(Reuters) - Retail currency broker Alpari UK, which last week said it had entered into insolvency after suffering losses stemming from the scrapping of the Swiss franc’s cap, announced it was considering all options including a sale.
“For the avoidance of any doubt and notwithstanding previous announcements by the company, Alpari (UK) Limited has not entered a formal insolvency process,” the company said on its website.
“The board of directors are urgently considering all options including a sale and are liaising closely with the FCA. We hope to make a further announcement shortly,” it said.
The Financial Conduct Authority (FCA), which regulates the financial services industry in the UK, had said on Friday it was working closely with Alpari.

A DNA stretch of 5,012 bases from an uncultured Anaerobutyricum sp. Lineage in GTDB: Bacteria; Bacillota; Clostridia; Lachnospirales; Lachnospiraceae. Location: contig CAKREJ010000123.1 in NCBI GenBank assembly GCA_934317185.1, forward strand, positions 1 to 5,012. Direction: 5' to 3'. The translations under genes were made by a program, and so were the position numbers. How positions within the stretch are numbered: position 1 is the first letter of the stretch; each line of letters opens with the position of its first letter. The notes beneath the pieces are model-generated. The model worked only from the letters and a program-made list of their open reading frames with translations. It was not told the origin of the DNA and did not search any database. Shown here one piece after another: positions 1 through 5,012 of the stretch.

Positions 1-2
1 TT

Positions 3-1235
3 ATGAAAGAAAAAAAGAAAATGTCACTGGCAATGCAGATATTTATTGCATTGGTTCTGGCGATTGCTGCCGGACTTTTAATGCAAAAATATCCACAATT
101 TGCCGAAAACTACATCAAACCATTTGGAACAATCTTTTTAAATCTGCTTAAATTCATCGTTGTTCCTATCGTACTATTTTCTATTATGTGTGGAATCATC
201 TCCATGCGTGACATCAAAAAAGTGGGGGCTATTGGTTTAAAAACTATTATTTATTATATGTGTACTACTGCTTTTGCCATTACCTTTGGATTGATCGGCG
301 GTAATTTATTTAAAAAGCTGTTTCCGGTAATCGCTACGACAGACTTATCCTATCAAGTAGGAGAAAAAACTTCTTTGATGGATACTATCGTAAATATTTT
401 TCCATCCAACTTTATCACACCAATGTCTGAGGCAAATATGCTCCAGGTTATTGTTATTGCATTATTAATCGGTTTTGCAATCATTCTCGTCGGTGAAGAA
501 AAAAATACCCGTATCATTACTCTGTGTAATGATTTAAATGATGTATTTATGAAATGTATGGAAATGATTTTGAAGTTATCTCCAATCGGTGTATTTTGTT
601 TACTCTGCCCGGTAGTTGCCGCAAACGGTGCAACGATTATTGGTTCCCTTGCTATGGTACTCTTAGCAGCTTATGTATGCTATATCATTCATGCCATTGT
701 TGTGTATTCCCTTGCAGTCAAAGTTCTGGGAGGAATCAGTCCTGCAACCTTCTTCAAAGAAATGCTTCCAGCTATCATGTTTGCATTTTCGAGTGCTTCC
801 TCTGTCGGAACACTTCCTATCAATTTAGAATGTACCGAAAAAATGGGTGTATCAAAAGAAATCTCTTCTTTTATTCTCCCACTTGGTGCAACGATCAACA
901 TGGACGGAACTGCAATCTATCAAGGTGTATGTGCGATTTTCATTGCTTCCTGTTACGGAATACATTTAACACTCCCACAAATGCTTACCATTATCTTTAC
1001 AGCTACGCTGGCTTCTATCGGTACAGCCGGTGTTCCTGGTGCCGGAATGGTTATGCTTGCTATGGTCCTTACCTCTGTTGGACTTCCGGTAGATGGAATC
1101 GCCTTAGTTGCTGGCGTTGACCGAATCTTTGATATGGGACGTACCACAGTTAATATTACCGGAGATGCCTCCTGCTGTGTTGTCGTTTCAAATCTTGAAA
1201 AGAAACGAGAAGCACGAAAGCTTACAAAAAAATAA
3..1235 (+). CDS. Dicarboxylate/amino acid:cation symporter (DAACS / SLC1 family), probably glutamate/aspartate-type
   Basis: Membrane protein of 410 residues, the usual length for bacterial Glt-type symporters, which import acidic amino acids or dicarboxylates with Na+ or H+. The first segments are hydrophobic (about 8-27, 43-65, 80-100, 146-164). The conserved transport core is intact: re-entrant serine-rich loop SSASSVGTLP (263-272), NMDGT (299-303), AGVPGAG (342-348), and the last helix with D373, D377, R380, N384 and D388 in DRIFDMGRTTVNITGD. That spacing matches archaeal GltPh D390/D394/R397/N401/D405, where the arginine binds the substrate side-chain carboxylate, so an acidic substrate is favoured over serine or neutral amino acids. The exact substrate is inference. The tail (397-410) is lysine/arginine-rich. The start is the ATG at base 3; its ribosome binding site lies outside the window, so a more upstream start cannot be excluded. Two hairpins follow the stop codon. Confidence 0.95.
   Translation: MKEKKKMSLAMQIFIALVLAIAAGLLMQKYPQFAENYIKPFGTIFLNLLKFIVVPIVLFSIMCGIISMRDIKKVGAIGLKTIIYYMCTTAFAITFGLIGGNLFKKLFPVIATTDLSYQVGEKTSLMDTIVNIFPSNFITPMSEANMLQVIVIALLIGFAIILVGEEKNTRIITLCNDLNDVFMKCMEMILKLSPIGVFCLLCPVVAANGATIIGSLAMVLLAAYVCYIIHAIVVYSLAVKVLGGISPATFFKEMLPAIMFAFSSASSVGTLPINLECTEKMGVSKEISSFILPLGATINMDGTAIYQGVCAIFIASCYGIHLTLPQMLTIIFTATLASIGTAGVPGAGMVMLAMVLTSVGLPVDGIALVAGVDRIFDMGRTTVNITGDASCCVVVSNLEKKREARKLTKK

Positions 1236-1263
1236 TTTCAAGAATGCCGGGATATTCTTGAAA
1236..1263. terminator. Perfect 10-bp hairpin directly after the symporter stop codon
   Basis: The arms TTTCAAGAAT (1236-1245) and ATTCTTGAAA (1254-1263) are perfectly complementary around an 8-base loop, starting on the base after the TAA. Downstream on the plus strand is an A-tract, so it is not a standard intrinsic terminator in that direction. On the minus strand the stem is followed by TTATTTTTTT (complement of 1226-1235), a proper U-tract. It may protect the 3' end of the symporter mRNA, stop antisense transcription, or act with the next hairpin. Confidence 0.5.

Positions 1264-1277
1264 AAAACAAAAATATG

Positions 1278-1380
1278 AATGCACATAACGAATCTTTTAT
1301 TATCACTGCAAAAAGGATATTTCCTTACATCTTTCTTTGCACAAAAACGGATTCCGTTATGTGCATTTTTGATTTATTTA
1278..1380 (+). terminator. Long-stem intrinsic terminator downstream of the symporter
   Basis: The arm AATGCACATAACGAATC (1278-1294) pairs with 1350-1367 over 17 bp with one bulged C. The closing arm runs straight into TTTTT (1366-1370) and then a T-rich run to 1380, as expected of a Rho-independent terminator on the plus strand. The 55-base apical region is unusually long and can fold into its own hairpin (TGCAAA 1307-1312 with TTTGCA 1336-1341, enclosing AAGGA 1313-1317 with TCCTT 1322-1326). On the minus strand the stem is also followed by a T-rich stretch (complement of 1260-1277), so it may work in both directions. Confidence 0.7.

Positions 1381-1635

The sponsor of English Premier League football club West Ham, is just one of many retail currency brokers reeling from the Swiss National Bank’s (SNB) sudden move last week to ditch its three-year capping of the franc at 1.20 per euro.
The decision had resulted in a surge in the Swiss franc, exceptional volatility and an extreme lack of liquidity, which in turn saw many clients sustain huge losses that brokerages ultimately had to bear.
New York-listed FXCM Inc was forced to turn to Leucadia National Corp to secure a $300 million loan to cover losses of $225 million suffered by its clients.
Industry news site Forex Magnates, citing unnamed sources close to the matter, said that FXCM has emerged as a potential buyer for the business of Alpari UK.
Alpari and FXCM could not be immediately reached for comment.
Reporting by Ian Chua; Editing by Muralikumar Anantharaman